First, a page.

Doctor Duvel

I'm like a sommelier, but for beer.

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Location: Upstate New York, United States

Favorite Beers: Orval, Samuel Smith, Duvel, Hennepin, Oude Gueze, Chimay, Dogfish Head, Anchor Steam, and anything made by Trappist monks.

Sunday, April 29, 2007

Getting back in the swing of things

The brewing career, with the luminous expanse of summer on the horizon, is beginning to look quite pleasant. I have just packaged the first generation of post-infection-fiasco beers and am getting ready to plan a barley wine and a whole bunch of summer Belgians.

I am currently sipping a "Spring Saison" that is pushing two years old. It is truly elegant. Everything extraneous has aged away: What remains is a huge head atop a burnished gold beer; a subtle twinge of sour-dough bread in the nose, melding with floral notes that used to be fruity; a bone-dry, but rounded, minerally palate. To quote the lamest advertising slogan ever, I'm lovin' it.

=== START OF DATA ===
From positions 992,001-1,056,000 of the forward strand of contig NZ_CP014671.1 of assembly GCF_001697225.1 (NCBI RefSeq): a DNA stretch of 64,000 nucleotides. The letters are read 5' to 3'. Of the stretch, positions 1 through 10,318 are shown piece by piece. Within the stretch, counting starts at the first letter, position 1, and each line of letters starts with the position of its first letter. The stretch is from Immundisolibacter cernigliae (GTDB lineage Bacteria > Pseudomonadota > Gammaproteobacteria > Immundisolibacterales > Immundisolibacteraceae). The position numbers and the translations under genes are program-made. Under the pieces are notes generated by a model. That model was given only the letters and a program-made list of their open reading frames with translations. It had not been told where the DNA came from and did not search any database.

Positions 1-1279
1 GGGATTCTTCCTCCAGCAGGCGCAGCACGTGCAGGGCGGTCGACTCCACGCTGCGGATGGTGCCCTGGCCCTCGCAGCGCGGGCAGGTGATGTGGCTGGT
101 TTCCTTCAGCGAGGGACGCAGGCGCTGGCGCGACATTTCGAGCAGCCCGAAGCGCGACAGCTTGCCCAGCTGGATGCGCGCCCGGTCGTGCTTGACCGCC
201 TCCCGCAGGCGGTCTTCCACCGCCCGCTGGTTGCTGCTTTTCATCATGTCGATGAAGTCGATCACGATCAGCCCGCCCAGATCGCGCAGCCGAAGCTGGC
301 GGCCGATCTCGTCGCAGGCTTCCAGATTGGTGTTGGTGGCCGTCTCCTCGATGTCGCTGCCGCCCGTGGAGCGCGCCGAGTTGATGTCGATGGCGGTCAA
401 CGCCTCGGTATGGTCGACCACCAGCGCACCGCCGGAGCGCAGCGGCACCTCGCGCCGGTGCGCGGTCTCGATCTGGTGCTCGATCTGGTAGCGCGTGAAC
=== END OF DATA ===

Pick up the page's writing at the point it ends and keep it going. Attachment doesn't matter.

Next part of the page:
Yesterday was a bottling marathon. "Sticky Right Foot" Mead found itself two homes: Most of it is primed and in various clear and glass bottles (good way to get them out of circulation for a while) where it will become sparkling. Some of it is also in corked wine bottles where it should remain relatively still. 1856 Imperial Stout version 2 appears promising; I decided to do two special edition corked bottles for consumption in 5-10 years. The third instantiation of my smoked lager, "Log Jammin' 3," is resting in the basement. The real excitement of the day involved sampling my 18-month-old Flanders Red. It had some cute name back when I brewed it, but it is way too gorgeous for any such moniker now. It developed beautiful, elegant, winey, delicately tannic/oaky flavors and a Roeslare nose to kill for. I put most of it in corked 750's with a stock in 22's and 12's for younger consumption. The hydrometer sample was just stunning so I have high hopes. Please, please, for the love of all things holy, let it not overcarbonate, or undercarbonate, or do anything weird!!!